Battery Monitor — How Much Juice is Left?

We decided to add a battery monitor to our conversion van camper.  Basically, the battery monitor lets you know how much juice is left in the batteries — i.e. what the State Of Charge is.  This helps you decide when your battery needs a charge, whether you are likely to still have some juice left in the morning, and helps you avoid discharging your battery too deeply (which will shorten its life).

Capabilities

The monitor we decided on is the Victron 700.

Victron Battery Monitor

Another popular brand is the TriMetric.

The Victron displays SOC (State of Charge) as a percentage, remaining hours of use, amp-hours used since full charge, electrical current going into or out of battery, and battery voltage.  The various values are accessed by pressing the + key.

The value you will probably use the most is the State of Charge.  This tells you at a glance how much juice your battery has left.  It also allows you avoid running your battery down to a low state of charge, which is hard on battery life.

The battery monitor works by first sensing when the house battery is fully charged.  It then starts to monitor and sum up over time all of the current going out to loads in the RV and all of the current coming into the battery.  Since it knows the full amp-hour capacity of the battery and it knows how much current has come and gone from your battery since full charge, it can calculate at any time how much of the total capacity remains.

The first trip after installing the battery monitor, we kept track of state of charge each day (as well as water and propane used).  I have to say that while the battery monitor is by no means a must have, it does provide information that is useful and nice to know.

Installation

The installation requires adding a shunt into the negative lead of the house battery.  The shunt must carry all of the current in and out of the negative terminal of the battery so that it can accurately sum up discharge currents and charging currents into the battery from chargers or the van alternator or solar — so, all of the wires that now go to the negative terminal of the house battery should go to one end of the shunt, and a single wire should go from the shunt to the battery negative terminal.

A small cat 5 sort of cable then goes from the shunt to the Victron meter.  This just plugs in.  There is also a small wire that goes to the plus terminal of the battery to the shunt that supplies power to the meter.

I would like to have put the shunt right next to the battery, but there was not room for it there, and I had to install it just outside the battery box.  This is something to think about if you want to be able to install a battery monitor at a later date.

Shunt for Victron Battery Monitor

It would have been nice to just move all of the wires on the negative terminal of the battery onto the shunt terminal, but Victron uses a larger bolt for the shunt terminals, so had I put in copper bar with all the wires coming into one end of it, and the other end attached to the shunt.  The copper is a flattened piece of 3/4 inch copper pipe.  I’m not all that happy with this, and will probably replace the terminals on the wires with ones that are compatible with the larger bolt on the Victron shunt.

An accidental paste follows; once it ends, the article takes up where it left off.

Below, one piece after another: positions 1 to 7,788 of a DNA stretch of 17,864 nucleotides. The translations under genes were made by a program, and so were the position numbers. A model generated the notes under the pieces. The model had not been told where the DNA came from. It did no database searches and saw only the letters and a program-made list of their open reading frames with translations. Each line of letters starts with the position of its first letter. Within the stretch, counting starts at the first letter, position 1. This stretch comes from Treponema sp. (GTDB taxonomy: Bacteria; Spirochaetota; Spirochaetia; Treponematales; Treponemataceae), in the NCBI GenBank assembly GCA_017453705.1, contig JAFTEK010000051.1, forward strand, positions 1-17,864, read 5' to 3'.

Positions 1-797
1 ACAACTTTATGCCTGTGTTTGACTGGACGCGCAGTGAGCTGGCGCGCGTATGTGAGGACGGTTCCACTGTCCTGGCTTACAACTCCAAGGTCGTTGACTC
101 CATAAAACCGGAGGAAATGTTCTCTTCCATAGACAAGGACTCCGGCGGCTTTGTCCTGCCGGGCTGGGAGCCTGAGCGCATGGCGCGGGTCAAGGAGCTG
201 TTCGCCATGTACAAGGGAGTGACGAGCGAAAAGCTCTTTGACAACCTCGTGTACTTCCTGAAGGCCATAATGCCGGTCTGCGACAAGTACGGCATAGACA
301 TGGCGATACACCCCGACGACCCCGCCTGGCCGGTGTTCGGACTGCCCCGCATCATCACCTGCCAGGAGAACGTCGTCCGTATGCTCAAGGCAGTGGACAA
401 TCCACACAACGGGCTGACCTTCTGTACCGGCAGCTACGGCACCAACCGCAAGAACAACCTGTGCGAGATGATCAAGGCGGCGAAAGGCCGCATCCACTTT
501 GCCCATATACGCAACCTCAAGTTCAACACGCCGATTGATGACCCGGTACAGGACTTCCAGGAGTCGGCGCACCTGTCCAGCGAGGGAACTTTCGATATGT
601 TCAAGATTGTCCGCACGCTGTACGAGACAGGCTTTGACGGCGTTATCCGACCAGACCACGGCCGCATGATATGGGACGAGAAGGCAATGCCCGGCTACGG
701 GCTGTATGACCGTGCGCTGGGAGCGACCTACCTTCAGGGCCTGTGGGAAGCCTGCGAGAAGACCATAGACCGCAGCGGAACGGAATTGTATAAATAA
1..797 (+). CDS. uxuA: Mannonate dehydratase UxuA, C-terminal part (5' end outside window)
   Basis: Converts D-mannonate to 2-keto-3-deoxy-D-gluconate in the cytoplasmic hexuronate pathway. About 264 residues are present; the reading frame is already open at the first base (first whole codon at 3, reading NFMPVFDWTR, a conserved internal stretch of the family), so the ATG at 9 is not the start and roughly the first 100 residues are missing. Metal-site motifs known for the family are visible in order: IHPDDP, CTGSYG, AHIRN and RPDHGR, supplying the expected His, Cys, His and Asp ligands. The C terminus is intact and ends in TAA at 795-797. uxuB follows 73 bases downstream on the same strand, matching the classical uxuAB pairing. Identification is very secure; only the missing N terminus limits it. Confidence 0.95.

Setup

The setup of the battery monitor is very simple.  You use the buttons to set the total amp-hour capacity of your house battery.  There are some additional tweaks you can make, but just setting the capacity will work for most people.

One thing to keep in mind about the battery monitor is that you tell it the full capacity of the battery, and if the battery has less actual capacity than what you input, the battery monitor will report higher than actual state of charge numbers.  This might become important as your battery pack ages and losses some of its capacity.

The battery monitor will sense when the battery is fully charged automatically and from there it will proceed to track how much current is going into and out of the battery and will be able to report how much capacity remains (as well as amp-hours used).

2 Comments

  1. Hi Gary,

    Once again, thank you for all your work. 2 questions. I have a bit more room in the battery compartment; my base cabinet is wider. Would you recommend putting the shunt in the battery compartment for the battery monitor? Secondly, there are 2 holes in the cabinet coming from the electrical mechanical area to the battery box. Dosen’t this make the venting for the hydrogen obsolete? Do you still like the Victron 700 or does the Trimetric come with a shunt that is easier to install? thanks, John

    • Hi John,
      If you have room in the battery compartment for the shunt, I’d put it there. Some would argue that the shunt would be better off outside the battery compartment due to the possibility of corrosion from battery gases, but after close to 4 years, I’ve not seen any sign of corrosion inside my battery compartment.

      I do like the Victron. Nice and compact, and it seems to work well. My one small gripe with it is that it has those larger terminal bolts which means different size terminal lugs that the ones I had connected to the battery terminal. I don’t have any experience with the Trimetric unit, so can’t really say on it.

      I guess you could use a some silicone caulk to seal the holes in the battery compartment so that the H vent works as intended. I think I did that on mine – can’t recall for sure, but if I did not, I should 🙂

      Gary

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